I do love parsnips with my Christmas dinner, for me, it’s just not the same without them. The growing year wasn’t a successful one overall and despite germination setbacks due to cold, wet soils, once again my parsnips haven’t let me down. My spade and fork are at the ready, I can almost taste their sweet, earthy flavour already. Yum!
Posted by The Garden Smallholder on December 21, 2012
I’ve not had much luck growing carrots this year (thanks slugs), the last time I counted I had six carrot seedlings to show for my efforts. The larger seedlings may even end up on a plate but I won’t hold my breath. I tend to grow carrots on one side of a very long raised bed with parsnip on the other side, as pathetic as my carrots may look, my parsnip are doing great.
Are you doing any better growing carrots this year?
Posted by The Garden Smallholder on July 25, 2012
We’ve had some strange weather and seasons this year, I’ve usually cut the autumn raspberry canes down by now but they’re still fruiting, the summer canes are only just starting to lose their leaves. The rhubarb didn’t really die back properly and doesn’t seem to know what it wants to do either. Snow threatened to land last week but thankfully it came to nothing. I do like snow, I think most people do until the initial excitement and awe of it disappears, the novelty soon wears thin with me anyway. Around this time last year I remember trying to find my vegetable garden which was buried under several inches of cruel snow, at the moment I’m able to visit it whenever I feel the need to ponder or escape for some peace and quiet. Prodding at the soil and making plans in my mind for the coming growing season keeps me sane this time of year, it’s a need, an urge and I just have to be able to do it. There’s plenty of Gladiator parsnips left to pull, I will enjoy some roasted with rosemary sprigs tomorrow with my Christmas dinner.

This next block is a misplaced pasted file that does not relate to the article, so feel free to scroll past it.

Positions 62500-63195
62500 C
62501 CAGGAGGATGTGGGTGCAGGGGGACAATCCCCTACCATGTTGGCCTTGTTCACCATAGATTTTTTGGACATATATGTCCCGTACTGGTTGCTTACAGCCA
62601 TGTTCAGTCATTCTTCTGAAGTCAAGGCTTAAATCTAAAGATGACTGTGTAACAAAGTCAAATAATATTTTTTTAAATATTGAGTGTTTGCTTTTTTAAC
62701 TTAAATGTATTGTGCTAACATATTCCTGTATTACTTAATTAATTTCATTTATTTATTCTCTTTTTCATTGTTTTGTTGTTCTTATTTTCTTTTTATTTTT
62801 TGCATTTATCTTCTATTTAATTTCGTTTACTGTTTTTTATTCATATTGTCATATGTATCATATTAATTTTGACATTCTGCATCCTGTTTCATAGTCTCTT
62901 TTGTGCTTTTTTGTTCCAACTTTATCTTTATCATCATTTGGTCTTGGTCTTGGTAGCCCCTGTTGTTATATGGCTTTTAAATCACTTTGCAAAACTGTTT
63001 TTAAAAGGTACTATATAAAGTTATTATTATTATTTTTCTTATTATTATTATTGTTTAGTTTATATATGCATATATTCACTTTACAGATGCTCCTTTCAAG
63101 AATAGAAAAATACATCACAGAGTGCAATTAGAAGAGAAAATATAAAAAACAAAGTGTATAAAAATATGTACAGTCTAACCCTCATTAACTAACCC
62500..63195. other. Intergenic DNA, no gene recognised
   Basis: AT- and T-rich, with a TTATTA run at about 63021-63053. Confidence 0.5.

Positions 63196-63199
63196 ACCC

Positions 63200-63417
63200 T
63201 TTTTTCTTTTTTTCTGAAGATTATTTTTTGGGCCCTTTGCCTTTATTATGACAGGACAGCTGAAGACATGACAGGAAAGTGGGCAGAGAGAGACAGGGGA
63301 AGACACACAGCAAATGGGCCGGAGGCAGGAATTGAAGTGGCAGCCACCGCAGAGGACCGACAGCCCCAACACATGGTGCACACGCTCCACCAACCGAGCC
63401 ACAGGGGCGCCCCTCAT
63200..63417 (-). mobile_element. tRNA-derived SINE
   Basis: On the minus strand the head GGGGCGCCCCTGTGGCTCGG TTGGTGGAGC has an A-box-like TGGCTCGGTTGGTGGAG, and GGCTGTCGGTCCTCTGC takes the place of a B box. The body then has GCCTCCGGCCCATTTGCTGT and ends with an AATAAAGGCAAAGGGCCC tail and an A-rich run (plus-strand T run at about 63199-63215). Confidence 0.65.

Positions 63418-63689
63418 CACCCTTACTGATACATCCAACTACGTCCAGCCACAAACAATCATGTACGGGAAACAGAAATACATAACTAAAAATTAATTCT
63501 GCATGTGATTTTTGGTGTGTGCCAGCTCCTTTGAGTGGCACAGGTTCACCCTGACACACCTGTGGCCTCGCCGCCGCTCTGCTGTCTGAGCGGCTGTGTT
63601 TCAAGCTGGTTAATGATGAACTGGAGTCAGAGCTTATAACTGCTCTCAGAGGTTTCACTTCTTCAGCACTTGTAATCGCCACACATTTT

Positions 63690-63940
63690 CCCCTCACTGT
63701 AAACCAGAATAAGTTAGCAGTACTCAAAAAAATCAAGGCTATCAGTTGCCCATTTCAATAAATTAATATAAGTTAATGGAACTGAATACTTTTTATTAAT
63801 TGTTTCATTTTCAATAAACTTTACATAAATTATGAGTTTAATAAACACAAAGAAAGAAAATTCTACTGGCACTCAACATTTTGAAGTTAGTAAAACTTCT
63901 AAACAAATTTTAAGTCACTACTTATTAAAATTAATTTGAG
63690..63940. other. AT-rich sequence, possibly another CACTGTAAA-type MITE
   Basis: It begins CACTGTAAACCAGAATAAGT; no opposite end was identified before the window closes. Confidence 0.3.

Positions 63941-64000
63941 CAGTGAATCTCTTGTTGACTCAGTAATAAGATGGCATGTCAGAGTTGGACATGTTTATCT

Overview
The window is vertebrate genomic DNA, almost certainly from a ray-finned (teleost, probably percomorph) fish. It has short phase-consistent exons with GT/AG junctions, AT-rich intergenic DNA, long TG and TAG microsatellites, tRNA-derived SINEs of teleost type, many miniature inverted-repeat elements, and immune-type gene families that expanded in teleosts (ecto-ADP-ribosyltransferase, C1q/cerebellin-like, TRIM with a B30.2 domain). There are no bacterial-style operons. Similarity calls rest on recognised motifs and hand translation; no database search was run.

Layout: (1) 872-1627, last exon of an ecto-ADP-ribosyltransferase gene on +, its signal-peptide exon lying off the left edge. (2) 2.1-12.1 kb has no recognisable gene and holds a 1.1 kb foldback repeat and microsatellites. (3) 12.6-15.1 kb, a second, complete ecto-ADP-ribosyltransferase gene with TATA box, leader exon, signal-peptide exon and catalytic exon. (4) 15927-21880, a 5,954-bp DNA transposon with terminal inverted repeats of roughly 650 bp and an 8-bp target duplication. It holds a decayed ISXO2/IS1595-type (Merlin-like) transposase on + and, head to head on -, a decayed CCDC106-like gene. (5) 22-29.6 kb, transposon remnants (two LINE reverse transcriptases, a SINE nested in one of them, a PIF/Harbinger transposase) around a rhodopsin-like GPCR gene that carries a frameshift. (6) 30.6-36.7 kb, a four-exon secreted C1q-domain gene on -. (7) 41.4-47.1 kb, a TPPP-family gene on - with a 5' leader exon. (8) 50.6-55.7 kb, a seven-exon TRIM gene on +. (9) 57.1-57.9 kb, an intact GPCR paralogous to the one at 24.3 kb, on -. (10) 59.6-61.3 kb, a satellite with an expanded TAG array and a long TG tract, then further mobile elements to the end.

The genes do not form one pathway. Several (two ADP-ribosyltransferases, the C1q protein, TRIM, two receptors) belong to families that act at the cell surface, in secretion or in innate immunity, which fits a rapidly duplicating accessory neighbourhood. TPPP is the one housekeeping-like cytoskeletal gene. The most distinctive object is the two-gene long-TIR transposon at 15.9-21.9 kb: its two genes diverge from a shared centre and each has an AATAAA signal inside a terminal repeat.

Wild birds are enjoying the food that I’m leaving out for them, they’ve already pecked their way through the dying sunflower heads of summer. I love watching the different types of garden birds that visit, it can be quite therapeutic as well as educational. A territorial robin has been amusing me this week, his antics certainly make washing up seem like less of a chore! Holly berries are also being devoured, it’s such a huge tree now that I don’t feel guilty about taking a few branches inside, along with Ivy for decoration.
Wishing all readers a lovely Christmas, many thanks for the visits to my blog and comments that you took the time to leave for me. I read each and every one of them, it’s nice to know that my little corner of blog land is being visited and enjoyed.
Posted by The Garden Smallholder on December 24, 2011
My second attempt at growing parsnips and these have to be the best yet. No sign of disease, over wintered well, and very tasty. The variety is Gladiator and I bought the seeds from Suttons.
I am very impressed with the size of them too which is just incredible, particularly because my other attempt (different variety and position on the plot) were just OK by comparison. I lifted some for yesterdays Sunday dinner and I still have some left. I just wish I’d photographed some of the biggest ones!